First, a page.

Report From the Front Line of AGM Activism: June 2017

The AGM season is in full swing. AGM activists from all over the UK have been using shareholder rights to hold the bosses of the world’s biggest companies to account on the real issues that matter. With success!

This report features some of our most recent wins alongside cracking stories of AGM activists fighting the good fight.

If you scroll down, you’ll also find a selection of top blogs written by our AGM activists, our top AGM selfies so far, and a list of must-read articles about AGM activism.

“Attending an AGM really opened my eyes to the importance of shareholder engagement. It was great to engage with them so directly on an issue that I am passionate about [i.e the real Living Wage]… It really goes to show the importance of using your power as a shareholder to question the companies on their practices in order to create change.”


The movement for responsible investment is growing stronger every day

We have been using AGM activism to drive change since 2011. AGM activists have attended more than 600 AGMs to ask questions on the things that matter – from human trafficking and workers’ conditions to ensuring the corporate transition to a low-carbon world.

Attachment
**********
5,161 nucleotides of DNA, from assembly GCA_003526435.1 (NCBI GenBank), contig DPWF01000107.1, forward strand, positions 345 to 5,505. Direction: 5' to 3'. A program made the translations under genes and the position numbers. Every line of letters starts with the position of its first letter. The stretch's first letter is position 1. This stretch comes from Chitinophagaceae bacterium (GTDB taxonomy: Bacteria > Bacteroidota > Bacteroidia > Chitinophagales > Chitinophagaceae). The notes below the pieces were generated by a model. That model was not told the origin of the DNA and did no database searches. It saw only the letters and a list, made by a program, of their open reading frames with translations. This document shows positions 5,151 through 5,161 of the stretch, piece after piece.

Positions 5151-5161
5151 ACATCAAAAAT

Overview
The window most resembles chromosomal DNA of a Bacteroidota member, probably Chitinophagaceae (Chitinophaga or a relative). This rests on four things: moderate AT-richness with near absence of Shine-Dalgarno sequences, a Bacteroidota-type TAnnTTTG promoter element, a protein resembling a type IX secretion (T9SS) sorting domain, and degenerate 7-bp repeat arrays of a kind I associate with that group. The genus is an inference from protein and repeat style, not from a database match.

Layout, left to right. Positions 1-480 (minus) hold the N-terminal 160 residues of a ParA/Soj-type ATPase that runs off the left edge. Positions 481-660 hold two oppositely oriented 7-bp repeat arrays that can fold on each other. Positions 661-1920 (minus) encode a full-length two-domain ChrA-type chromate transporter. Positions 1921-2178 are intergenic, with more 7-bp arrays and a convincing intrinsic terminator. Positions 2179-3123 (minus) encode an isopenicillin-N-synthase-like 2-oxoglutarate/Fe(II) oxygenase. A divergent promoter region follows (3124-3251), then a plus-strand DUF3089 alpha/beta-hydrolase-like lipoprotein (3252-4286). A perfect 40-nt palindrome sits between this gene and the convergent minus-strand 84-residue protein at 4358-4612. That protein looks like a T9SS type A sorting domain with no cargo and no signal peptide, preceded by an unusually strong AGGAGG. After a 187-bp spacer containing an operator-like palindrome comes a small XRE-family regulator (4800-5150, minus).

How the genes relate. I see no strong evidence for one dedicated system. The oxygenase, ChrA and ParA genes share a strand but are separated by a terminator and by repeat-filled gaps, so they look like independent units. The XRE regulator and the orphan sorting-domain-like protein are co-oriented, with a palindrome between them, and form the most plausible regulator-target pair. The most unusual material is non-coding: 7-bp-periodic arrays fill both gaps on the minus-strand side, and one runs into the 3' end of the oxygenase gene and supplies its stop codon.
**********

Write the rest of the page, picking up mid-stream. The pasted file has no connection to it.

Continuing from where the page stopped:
This year, 59 AGM activists from all around the country attended 60 UK-based AGMs to ask 88 hard-hitting questions on climate change, fair pay, and sustainable food systems. Of those 59 AGM activists, 24 attended an AGM for the first time.

Our AGM activists are making history

The AGM season is far from over, but we are already making history. The last two months have been full of wins that have changed lives all over the UK! These would never have been possible without the help of AGM activists and our investor coalitions.

The momentum for renewable electricity is unstoppable

Whitbread, which owns brands like Premier Inn Hotels and Costa Coffees, now source all its purchased electricity in the UK from renewable energy sources. In other words, your daily Costa Coffee is now made using electricity sourced from the sun, the sea, and the wind.

Legal and General, the company that manages the pensions of so many of ShareAction supporters and UK savers, casually announced their commitment to 100% renewable electricity after Lauren Peacock’s question on the topic at its AGM. Well done!

The logic behind the Living Wage doesn’t need explaining anymore

Ashtead, Informa, and WPP – three of the UK’s biggest companies – recently committed to paying all its staff at least the real Living Wage. Ashtead CEO Geoff Drabble said that “the rationale [behind paying the real Living Wage] is simple. These are the people who keep the business running. [They] are so vitally important to the delivery of our service.” His decision resulted in 700 of his employees receiving a pay rise – and knowing all staff can make ends meet.